For 619 reviews, this critic has graded:
  • 52% higher than the average critic
  • 3% same as the average critic
  • 45% lower than the average critic
On average, this critic grades 0.1 points higher than other critics. (0-100 point scale)

Justin Chang's Scores

  • Movies
  • TV
Average review score: 60
Highest review score: 100 The Cove
Lowest review score: 0 Persecuted
Score distribution:
  1. Negative: 56 out of 619
619 movie reviews
    • 57 Metascore
    • 70 Justin Chang
    Wisely sticks to its protagonist’s p.o.v. while avoiding a longer view of the calamitous events around her, making up in emotional immediacy what it lacks in broad dramatic sweep.
    • 77 Metascore
    • 70 Justin Chang
    Roger Ross Williams’ forceful polemic succeeds to a startling degree, rightly decrying the use of the gospel to incite homophobia, and allowing the most fervent interviewees to damn themselves with their own proselytizing words.
    • 64 Metascore
    • 70 Justin Chang
    That the film still works as well as it does is due to not only its polished craftsmanship and disarming comedy-of-manners approach, but also its fascinating insights into the conflicted mindset of British society
    • 54 Metascore
    • 70 Justin Chang
    This robust, impersonal visual-effects showpiece proves buoyant and unpretentious enough to offset its stew of otherwise derivative fantasy/action elements.
    • 60 Metascore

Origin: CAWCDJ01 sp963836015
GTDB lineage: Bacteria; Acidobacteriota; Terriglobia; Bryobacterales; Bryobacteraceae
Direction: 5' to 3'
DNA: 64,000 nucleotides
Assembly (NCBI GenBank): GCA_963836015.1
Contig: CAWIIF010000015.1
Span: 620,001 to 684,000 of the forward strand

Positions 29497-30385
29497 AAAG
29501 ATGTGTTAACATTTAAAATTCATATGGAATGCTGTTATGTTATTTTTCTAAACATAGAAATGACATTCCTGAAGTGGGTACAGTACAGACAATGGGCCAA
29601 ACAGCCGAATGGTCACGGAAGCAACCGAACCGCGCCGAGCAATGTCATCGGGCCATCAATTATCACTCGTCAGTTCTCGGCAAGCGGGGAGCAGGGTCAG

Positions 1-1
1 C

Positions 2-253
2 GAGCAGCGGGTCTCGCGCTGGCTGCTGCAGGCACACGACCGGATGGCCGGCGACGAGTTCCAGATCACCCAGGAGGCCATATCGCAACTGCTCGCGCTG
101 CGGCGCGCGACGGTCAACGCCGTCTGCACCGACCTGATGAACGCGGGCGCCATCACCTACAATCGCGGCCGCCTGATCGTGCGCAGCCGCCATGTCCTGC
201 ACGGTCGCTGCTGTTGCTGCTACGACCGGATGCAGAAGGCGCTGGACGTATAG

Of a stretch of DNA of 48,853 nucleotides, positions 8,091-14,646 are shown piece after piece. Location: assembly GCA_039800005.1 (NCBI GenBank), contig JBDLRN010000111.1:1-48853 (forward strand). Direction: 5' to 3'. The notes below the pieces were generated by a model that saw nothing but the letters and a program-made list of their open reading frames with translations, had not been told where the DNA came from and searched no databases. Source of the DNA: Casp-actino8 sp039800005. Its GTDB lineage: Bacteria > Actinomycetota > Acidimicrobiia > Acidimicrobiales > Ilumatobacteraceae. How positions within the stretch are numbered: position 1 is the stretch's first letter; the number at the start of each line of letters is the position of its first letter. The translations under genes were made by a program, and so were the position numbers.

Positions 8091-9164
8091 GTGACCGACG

• 70 Justin Chang
    Berg’s blunt, pummeling style offers few nuances and makes no apologies, but his broad brushstrokes have clearly found an ideal canvas in this grimly heroic rendering of hell on earth.
    • 66 Metascore
    • 70 Justin Chang
    This robust, action-packed adventure benefits from a headier sense of forward momentum and a steady stream of 3D-enhanced thrills.
    • 77 Metascore
    • 70 Justin Chang
    A lean and suspenseful genre piece that follows a bloody trail of vengeance to its cruel, absurd and logical conclusion.
    • 57 Metascore
    • 70 Justin Chang
    Crisp, efficient and appreciably modest in scale...this conspicuous attempt to breathe new life into a long-dormant action franchise gets at least a few things right, chiefly the shrewd casting of Chris Pine.
    • 71 Metascore
    • 70 Justin Chang
    It’s hard to shake a nagging feeling of more is less; with its convoluted plot mechanics clearly cribbed from past thriller templates, the film never quite generates or sustains its predecessor’s pure sense of menace.
    • 63 Metascore
    • 70 Justin Chang
    If the narrative progression feels too tidy and circumscribed, Shelton’s talent for bringing out the best in her actors remains satisfyingly intact.
    • 68 Metascore
    • 70 Justin Chang
    What gives the story its moment-to-moment buoyancy is the pleasure of watching two actors working brilliantly in tandem.
    • 51 Metascore
    • 70 Justin Chang
    This tale of a still-grieving widow (Bening) hypnotized by a dead ringer for her late husband verges on ludicrous, but ultimately succeeds at conveying one person’s complicated yet emotionally rational response to a highly irrational situation.
    • 59 Metascore
    • 70 Justin Chang
    Under Johnson’s patient, observant direction, a relationship that might sound ridiculous on paper lives and breathes with surprising tenderness and plausibility onscreen.
    • 78 Metascore
    • 70 Justin Chang
    97-year-old Detroit fixture Grace Lee Boggs doesn’t just explode the docile-Asian-female stereotypes Lee set out to question with her earlier pic; she makes an inspiring case for self-determination and intellectual fortitude regardless of background.
    • 65 Metascore
    • 70 Justin Chang